Thinking of freelancing? Here's what the new tax law does for you

Your tax reform questions answered
Your tax reform questions answered

The idea of striking out on your own after being a salaried working stiff for years can be enticing.

And it's all the more so now that the tax overhaul created a 20% deduction for those running their own business.

But there's a lot to consider when figuring out whether you really would do better financially by being self-employed.

Ask yourself these questions before quitting your day job.

Would you qualify for the new deduction?

That question isn't as simple as it sounds. There's a complicated formula to determine who qualifies and who doesn't, and even tax experts aren't sure how to interpret the law.

Here are the basic rules: If your taxable income will fall below $157,500 as a single freelancer or $315,000 as a married one, you'll be eligible for the deduction.

Keep in mind taxable income is more than just your business income. It includes all income sources, such as your investment income and your spouse's earnings.

Related: Who can take the new business tax deduction? Even tax experts aren't sure

If you make more than that, you may still be eligible, but only if you meet certain criteria.

For example, service businesses in several fields -— such as health, law, accounting, finance and the performing arts — may not take the deduction.

Neither can businesses that rely on their founders' reputation or skill as a "principal asset." But no one knows yet what lawmakers were targeting with this exclusion. And the IRS won't be issuing guidance for many months.

Another eligibility test is based on the wages your business pays to you and others. There are complicated wage formulas you'll have to apply to figure out a) if you can take the deduction and b) if so, how much of you income is really deductible.

What will your real tax burden be?

If you do qualify for the new 20% deduction, you may pay less in income taxes than you do now. But you'll still pay more in payroll taxes than you would as an employee.

That's because employers normally pay half of the 15.3% Social Security and Medicare tax owed on your gross income.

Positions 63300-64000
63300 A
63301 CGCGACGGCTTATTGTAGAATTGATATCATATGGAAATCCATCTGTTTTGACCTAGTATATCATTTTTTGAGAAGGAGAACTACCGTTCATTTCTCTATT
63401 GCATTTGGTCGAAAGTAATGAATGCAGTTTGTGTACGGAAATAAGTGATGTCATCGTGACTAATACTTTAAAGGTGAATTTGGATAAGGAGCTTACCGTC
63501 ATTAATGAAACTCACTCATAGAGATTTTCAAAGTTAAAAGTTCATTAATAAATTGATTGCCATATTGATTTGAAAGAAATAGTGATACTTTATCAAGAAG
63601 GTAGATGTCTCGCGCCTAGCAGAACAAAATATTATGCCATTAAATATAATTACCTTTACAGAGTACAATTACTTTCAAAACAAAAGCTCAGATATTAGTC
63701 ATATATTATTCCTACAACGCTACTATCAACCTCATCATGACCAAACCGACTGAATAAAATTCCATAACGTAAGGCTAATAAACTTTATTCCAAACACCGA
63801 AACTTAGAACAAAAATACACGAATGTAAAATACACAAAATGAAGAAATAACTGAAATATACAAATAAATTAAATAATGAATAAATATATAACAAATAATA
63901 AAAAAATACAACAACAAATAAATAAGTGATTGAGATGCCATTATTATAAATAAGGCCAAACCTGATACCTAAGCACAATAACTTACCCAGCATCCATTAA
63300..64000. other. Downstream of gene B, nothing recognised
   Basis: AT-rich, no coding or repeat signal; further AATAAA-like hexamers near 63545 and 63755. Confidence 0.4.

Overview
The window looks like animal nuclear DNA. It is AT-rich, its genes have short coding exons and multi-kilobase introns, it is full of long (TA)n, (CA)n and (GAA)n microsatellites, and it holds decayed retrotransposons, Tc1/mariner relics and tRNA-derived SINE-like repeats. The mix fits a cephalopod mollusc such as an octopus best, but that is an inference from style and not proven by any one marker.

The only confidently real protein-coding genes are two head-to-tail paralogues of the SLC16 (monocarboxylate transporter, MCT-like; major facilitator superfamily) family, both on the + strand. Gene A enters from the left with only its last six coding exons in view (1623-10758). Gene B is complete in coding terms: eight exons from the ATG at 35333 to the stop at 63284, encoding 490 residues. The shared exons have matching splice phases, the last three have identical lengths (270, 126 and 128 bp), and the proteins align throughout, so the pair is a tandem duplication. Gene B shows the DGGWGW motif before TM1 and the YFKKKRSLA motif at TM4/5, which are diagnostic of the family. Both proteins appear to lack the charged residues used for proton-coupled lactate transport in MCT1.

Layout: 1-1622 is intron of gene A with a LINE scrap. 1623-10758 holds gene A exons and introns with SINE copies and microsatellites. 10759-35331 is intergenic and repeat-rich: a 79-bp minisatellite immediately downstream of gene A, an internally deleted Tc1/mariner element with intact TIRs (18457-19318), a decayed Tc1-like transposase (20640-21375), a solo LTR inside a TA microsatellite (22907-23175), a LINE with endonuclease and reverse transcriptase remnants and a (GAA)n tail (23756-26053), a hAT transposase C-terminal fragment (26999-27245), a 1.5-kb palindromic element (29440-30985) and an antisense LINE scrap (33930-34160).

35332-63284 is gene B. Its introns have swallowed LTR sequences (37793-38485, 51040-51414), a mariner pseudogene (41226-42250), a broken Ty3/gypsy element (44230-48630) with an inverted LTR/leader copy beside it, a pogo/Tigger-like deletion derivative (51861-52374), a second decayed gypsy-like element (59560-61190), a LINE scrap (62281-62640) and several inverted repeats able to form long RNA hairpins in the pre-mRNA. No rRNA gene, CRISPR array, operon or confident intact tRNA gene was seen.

Independent workers must pay the full 15.3%. You may deduct half of that on your tax return. But you'll still end up paying more in payroll taxes.

Every case will differ in terms of how you'd fare overall. But just as one example: A single freelancer making $70,000 could pay $1,100 more in total federal tax (income + payroll) this year than someone making $70,000 as an employee, according to The Tax Institute at H&R Block.

Still, the 20% deduction can go a long way to closing the gap between the overall tax burden of an employee vs. a freelancer.

"It will help people become more entrepreneurial," said Jonathan Medows, a CPA who specializes in working with the self-employed.

How valuable are your tax-free benefits at work?

Compare how much your current job is really worth with how much you'd need to make as a freelancer just to break even.

As an employee, valuable tax-free benefits are part of your total compensation — e.g., subsidies to buy health and other types of insurance, a 401(k) match, sick days and vacation days, among others.

The Bureau of Labor Statistics estimates 32% of your total compensation is due to these non-wage benefits. So if you're grossing $68,000, your employer is really spending about $100,000 on you.

"To be on equal footing, a freelancer may need to earn 20% to 30% more than an employee," said Nathan Rigney, lead tax research analyst at The Tax Institute.

How much is being your own boss worth to you?

For most traditional freelancers and sole proprietors, you'll probably make less than you did as an employee when you start out, especially once you count your new overhead expenses and other business-related costs.

"You'll go backward. And you'll need savings to get you through," Medows said.

Of course, you may assume you can make the same or more thanks to the new deduction if your current employer simply converts you to an independent contractor.

But there are tests governing whether your employer is allowed to reclassify you as contract worker.

"It's a good idea to talk to an attorney with expertise in employment law who can advise you on whether you can legally qualify as an independent contractor," Rigney said.

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